DART Forward 2035
Mass Transit Plan makes housing more affordable
Big changes are in store for Greater Des Moines’ mass transit system, with many potential benefits for developers and advocates of affordable housing.
Over the next nine months, a completely redesigned network of bus routes will be implemented by the Des Moines Area Regional Transit Authority (DART). The changes are outlined in the recently adopted DART Forward 2035 Services Plan, a blueprint for one of the most significant expansions in public transit service in decades.
The plan calls for more service, to more places, more often and with quicker travel times. Service will be more highly concentrated along major corridors throughout the metro. New crosstown routes will enable faster travel from one side of the metro to the other. And more transfer points throughout the region – not just downtown – will vastly expand the number of connections from residential areas to schools, businesses, public services and other major destinations.
(Nine public meetings are being held Feb. 6-9 for the public to provide feedback on the proposed service changes in June and November. More information is available at www.ridedart.com.)
In addition, DART is pursuing a proposal to develop “bus-rapid transit,” which is rail-like service using rubber-wheeled vehicles. The service would be developed along a planned new Route 60, a loop with buses running in both directions on Ingersoll and University Avenues between downtown and 42nd Street. The buses would run every 10 to 20 minutes, all day.
The loop route will pass through or by 11 neighborhoods and reach many key destinations, including three institutions of higher learning, two major hospitals, multiple shopping centers and the central business district. To make the service more rail-like, DART is proposing to use specially branded hybrid buses, build full-size stations along the route, and use technology to more smoothly blend with traffic and minimize delays.
The basic bus service will be launched this fall. The stations, technology and upgraded buses could be implemented in the next two to three years, depending on the outcome of a capital campaign to raise $25 million. That would include $5 million in local match money, which could potentially leverage a $20 million federal grant.
This fall, DART will open a new Central Station at 6th Avenue and Cherry Street in downtown Des Moines, replacing the Walnut Street Transit Mall as the primary transfer point of the entire network. The facility will be reminiscent of a modern-day airport, complete with indoor waiting areas, public restrooms, a customer-service desk, covered bus bays and digital signs with real-time arrival and departure times.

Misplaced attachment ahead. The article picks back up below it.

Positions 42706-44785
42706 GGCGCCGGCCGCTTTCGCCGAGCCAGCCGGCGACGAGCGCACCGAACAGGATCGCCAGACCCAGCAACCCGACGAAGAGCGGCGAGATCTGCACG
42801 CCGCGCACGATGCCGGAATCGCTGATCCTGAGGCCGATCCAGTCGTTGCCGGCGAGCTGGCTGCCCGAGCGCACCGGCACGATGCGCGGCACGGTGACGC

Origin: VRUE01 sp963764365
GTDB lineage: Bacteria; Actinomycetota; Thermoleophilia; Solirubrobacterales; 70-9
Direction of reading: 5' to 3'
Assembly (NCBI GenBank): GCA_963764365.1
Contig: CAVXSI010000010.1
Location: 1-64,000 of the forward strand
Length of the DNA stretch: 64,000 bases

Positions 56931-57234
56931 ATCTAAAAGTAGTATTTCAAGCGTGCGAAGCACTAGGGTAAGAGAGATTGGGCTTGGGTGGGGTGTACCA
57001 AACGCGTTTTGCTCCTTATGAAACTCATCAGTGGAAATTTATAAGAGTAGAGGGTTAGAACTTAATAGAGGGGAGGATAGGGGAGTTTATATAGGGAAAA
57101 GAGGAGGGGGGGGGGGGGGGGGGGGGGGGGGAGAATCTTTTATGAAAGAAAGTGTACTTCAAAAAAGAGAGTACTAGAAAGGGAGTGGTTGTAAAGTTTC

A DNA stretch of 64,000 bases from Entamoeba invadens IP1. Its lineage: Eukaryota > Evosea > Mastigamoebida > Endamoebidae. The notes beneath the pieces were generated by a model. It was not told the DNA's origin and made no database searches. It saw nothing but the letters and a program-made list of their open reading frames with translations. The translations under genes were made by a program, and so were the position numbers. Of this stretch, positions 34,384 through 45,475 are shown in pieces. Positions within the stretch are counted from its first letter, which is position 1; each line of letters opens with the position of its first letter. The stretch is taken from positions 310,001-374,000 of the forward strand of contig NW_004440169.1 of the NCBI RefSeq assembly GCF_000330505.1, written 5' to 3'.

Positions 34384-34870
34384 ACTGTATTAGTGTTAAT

DART will be launching a new online trip planner this year, as well. Anyone with an Internet connection or smart phone will be able to easily plan their trips by transit simply by entering their origin and destination. In addition, through the use of GPS technology, the online trip planner will be able to show customers, in real time, when the next bus will be to their stop.
The Housing Factor
These improvements will do more than provide better bus service. The broader benefits are huge, especially as it relates to the overall affordability of living in Greater Des Moines.
Transportation is one of the biggest expenses for households, with housing being the largest. According to the American Public Transportation Association, the average American household spends 18 cents of every dollar on transportation. That represents a significant share of income for low and medium wageworkers, leaving less money for housing.
Put another way, DART’s investment in public transit presents an opportunity for improving and protecting affordable housing. Housing can be made considerably more affordable if it’s located along the major transit corridors of the new and improved transit system, providing residents with easy access to convenient, reliable and affordable transportation.
These corridors are all laid out in the DART Forward 2035 Service Plan, providing a clear picture of the public transit system that is being developed. Advocates, developers, city planners and elected officials will be able to look to it when making decisions that affect development and housing.
Of all the improvements to public transit, this is arguably one of the most significant – having a common vision for growing public transit and, by extension, how that can fit into the overall development of the region.
Gunnar Olson is the Public Information Officer at the Des Moines Area Regional Transit Authority.